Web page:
#### Abstract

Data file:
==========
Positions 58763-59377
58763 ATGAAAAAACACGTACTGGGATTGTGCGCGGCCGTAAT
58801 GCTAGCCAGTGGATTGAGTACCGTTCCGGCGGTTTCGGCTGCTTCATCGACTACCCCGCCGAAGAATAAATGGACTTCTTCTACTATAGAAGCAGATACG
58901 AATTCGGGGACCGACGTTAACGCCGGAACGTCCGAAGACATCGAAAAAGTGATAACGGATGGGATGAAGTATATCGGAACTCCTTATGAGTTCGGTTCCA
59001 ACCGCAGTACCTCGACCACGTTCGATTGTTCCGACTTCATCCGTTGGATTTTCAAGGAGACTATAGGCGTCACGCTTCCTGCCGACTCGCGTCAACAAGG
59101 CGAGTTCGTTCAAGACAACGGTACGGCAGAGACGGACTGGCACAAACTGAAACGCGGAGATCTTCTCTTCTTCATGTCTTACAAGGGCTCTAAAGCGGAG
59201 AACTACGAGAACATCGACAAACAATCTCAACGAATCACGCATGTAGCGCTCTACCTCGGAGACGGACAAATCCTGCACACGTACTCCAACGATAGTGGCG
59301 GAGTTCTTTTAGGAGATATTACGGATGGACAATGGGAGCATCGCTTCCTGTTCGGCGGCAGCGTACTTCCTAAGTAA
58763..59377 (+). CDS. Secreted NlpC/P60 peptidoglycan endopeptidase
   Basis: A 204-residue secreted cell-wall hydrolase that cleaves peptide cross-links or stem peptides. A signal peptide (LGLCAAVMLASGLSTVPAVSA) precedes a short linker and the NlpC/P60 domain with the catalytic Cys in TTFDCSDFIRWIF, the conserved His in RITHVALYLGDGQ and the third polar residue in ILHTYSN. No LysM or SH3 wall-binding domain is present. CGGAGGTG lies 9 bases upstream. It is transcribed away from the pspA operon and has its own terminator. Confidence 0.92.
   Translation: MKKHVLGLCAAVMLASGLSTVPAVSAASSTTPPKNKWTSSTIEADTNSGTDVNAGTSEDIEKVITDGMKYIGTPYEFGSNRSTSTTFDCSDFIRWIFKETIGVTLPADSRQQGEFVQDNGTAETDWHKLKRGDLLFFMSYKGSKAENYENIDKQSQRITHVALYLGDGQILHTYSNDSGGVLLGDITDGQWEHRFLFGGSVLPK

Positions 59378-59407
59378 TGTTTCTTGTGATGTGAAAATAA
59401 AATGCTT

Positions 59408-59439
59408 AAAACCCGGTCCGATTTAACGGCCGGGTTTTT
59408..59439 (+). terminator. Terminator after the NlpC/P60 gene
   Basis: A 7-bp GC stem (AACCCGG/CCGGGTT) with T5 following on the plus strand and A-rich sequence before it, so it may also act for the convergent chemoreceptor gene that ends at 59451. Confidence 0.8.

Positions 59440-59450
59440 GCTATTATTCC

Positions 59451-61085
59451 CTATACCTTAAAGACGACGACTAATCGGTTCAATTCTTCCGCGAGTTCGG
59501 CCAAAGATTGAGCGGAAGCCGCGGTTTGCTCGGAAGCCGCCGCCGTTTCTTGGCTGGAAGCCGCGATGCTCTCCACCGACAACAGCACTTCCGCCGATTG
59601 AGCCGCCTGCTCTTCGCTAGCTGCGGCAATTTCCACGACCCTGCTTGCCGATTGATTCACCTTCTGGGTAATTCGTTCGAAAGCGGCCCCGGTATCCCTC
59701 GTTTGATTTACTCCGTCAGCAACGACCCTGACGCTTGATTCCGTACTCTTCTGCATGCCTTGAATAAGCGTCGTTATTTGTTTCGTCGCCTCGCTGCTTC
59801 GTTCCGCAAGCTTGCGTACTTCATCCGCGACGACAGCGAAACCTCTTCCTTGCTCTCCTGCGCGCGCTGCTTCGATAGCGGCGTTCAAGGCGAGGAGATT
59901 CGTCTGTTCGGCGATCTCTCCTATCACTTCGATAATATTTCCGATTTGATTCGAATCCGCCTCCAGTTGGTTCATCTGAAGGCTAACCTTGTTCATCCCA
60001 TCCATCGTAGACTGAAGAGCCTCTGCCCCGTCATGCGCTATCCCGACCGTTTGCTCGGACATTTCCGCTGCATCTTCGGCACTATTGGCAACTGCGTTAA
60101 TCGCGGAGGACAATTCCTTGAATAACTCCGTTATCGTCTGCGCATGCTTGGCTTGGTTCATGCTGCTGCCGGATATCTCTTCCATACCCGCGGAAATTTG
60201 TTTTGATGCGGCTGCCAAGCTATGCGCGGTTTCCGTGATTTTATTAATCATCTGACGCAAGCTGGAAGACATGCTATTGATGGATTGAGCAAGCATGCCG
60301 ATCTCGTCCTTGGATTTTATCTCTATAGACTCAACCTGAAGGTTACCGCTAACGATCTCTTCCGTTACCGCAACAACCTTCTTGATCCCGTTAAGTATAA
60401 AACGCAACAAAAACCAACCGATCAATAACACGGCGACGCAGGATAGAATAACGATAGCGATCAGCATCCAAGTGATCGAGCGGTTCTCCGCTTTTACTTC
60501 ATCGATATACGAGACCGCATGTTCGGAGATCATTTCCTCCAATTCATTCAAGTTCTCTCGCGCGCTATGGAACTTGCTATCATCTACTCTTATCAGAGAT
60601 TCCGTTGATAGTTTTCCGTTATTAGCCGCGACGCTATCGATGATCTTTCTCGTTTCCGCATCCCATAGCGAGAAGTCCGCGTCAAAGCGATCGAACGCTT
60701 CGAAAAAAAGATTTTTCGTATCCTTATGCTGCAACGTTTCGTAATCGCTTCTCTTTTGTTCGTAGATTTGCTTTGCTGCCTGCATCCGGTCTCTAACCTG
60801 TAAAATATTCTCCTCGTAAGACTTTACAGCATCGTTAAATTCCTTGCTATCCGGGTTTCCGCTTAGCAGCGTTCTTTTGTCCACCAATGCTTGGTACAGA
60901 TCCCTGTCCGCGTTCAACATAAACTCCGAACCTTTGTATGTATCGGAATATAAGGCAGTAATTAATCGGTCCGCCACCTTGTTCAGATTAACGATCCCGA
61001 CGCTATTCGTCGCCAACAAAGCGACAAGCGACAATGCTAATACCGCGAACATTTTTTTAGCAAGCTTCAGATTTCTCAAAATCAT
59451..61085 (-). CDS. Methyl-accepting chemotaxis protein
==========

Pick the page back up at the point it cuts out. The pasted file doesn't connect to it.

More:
In an effort to investigate the link between failure mechanisms and the geometry of fractures of compacted grains materials, a detailed statistical analysis of the surfaces of fractured Fontainebleau sandstones has been achieved. The roughness of samples of different widths W is shown to be self-affine with an exponent zeta=0.46+/-0.05 over a range of length scales ranging from the grain size d up to an upper cutoff length xi approximately =0.15 W. This low zeta value is in agreement with measurements on other sandstones and on sintered materials. The probability distributions pi delta z(delta h) of the variations of height over different distances delta z>d can be collapsed onto a single Gaussian distribution with a suitable normalization and do not display multiscaling features. The roughness amplitude, as characterized by the height-height correlation over fixed distances delta z, does not depend on the sample width, implying that no anomalous scaling of the type reported for other materials is present. It is suggested, in agreement with recent theoretical work, to explain these results by the occurrence of brittle fracture (instead of damage failure in materials displaying a higher value of zeta approximately =0.8 ).